Skip to main content

ICE Conducted Raids At a Brooklyn Courthouse Until The Media Got Involved


Immigration and Customs Enforcement (ICE) agents were conducting raids within New York City courtrooms this morning at the Kings County Criminal Court in downtown Brooklyn–until media coverage apparently forced them out.

And, those same ICE agents–reportedly six in total–reportedly initially misled Brooklyn officials as to their identities and later misled New York State officials as to the purpose of their visit to the borough’s busiest misdemeanor court.

Scott Hechinger, Senior Staff Attorney and Director of Policy for Brooklyn Defender Services urged all non-citizen defendants to avoid Brooklyn’s main misdemeanor court via Twitter. He also advised attorneys to alert their clients to ICE’s presence:

At least one person was taken away in handcuffs by ICE and the agents allegedly claimed they were looking for additional undocumented individuals after that initial arrest, according to a local reporter on the scene. ICE later confirmed that four individuals were arrested as a result of their courthouse raids. Roughly two hours after their arrival, however, those same plain-clothes ICE agents abruptly left after being questioned and filmed by media.

The fresh slate of ICE raids come at an interesting time in Brooklyn–just two days after Brooklyn’s District Attorney Eric Gonzalez fended off progressive challengers Marc Fliedner and Ana Dwimoh during New York City’s primary election. Fliedner was backed by the Democratic Socialists of America and Dwimoh had called for systemic changes to Brooklyn’s legal regime.

During that contentious campaign, Gonzalez distinguished himself amidst the large field of candidates by calling for ICE to stay out of Brooklyn’s courts. Two days after Gonzalez won re-election, ICE is apparently back at it.

Fliedner himself reflected on the goings on in Brooklyn. Via an interview with LawNewz he said:

It’s quite simply a critical promise already broken–two days after the primary election. Gonzalez stated that he had barred [ICE] from the Brooklyn criminal court in a televised New York One forum. It is disturbing. That representation absolutely wasn’t true. It puts us in a place where we’re going to continue to be concerned about what’s going in Brooklyn.

Officials with the Brooklyn District Attorney’s Office said they were currently looking into the ongoing raids and said they opposed the practice of ICE using Brooklyn’s courtrooms for such purposes but refused to comment on the record.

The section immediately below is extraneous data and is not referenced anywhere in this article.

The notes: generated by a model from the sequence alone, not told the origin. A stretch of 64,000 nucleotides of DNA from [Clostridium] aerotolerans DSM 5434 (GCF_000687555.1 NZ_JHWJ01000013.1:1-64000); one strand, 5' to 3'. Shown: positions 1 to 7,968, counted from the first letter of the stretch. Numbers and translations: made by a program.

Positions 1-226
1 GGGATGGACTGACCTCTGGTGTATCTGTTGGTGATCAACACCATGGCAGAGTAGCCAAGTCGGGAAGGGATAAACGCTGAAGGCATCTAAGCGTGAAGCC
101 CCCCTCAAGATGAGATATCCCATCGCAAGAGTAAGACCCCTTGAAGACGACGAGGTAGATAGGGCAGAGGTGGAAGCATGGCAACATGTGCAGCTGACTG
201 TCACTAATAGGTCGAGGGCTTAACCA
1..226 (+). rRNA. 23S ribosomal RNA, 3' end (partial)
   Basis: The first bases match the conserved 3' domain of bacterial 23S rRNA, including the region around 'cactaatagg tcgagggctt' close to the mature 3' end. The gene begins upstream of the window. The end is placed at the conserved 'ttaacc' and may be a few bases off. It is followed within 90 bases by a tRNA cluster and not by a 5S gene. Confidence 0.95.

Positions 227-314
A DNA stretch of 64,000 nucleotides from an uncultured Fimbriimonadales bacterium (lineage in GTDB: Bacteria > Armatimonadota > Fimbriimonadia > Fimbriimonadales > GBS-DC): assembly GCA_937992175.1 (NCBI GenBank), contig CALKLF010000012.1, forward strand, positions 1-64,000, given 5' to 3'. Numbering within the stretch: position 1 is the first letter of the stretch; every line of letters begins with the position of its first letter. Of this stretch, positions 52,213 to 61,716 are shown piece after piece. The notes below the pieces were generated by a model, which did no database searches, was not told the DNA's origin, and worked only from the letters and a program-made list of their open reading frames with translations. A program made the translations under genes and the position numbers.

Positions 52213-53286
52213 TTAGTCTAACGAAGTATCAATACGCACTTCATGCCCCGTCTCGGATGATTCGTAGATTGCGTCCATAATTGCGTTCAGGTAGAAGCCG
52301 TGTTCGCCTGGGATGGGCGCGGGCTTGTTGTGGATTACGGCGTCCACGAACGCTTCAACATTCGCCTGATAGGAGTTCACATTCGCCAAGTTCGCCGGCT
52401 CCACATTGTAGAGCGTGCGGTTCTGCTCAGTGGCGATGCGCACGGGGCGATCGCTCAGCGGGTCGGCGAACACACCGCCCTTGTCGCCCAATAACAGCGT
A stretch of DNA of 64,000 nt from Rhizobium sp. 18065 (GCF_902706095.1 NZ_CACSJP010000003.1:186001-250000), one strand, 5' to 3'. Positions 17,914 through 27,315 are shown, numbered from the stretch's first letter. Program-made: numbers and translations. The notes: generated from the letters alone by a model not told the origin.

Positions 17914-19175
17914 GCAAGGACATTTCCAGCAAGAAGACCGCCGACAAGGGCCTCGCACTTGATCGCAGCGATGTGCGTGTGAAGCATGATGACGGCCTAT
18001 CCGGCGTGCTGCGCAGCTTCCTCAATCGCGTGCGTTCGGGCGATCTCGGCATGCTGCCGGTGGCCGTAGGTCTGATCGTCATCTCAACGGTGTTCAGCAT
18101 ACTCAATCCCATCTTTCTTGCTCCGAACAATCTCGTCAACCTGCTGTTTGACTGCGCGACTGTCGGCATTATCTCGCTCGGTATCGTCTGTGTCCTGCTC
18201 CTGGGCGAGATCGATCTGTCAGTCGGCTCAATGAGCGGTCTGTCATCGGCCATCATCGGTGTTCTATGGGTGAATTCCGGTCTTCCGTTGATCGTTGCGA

ICE’s activity was later confirmed by reporters on the scene and officials within the New York State court system.

New York State’s Unified Court System’s Director of Public Information Lucian Chalfen said:

“The ICE activity apparently related to agent(s) speaking with an ADA from the Brooklyn DA’s office. No one was removed from the courthouse that we are aware of.”

When pressed as to how that statement conflicted with reports and images of a man being arrested by ICE, Chalfen said, “If it was outside, we are not involved.”

ICE’s Public Affairs Officer for New York, Rachael Yong Yow, promised to look into the raids and the apparent discord between various accounts. The following statement was provided to LawNewz after our story was published. It reads:

ICE’s Enforcement and Removal Operations (ERO) deportation officers arrested four individuals Sept. 14 at King’s County Criminal Court in Brooklyn, NY. Each individual is a known gang member or affiliate and has pending criminal charges.

Because sanctuary cities like New York City do not honor ICE detainers, aliens, who often have significant criminal histories, are released onto the street, presenting a potential public safety threat. Courthouse visitors are typically screened upon entry, making arrests inside such facilities far safer for everyone involved.

[image via screengrab]

Follow Colin Kalmbacher on Twitter: @colinkalmbacher

Editor’s note: This story has been edited to include a response and details from ICE and a former candidate received after the time of publication.

Have a tip we should know? [email protected]

Filed Under:

Follow Law&Crime: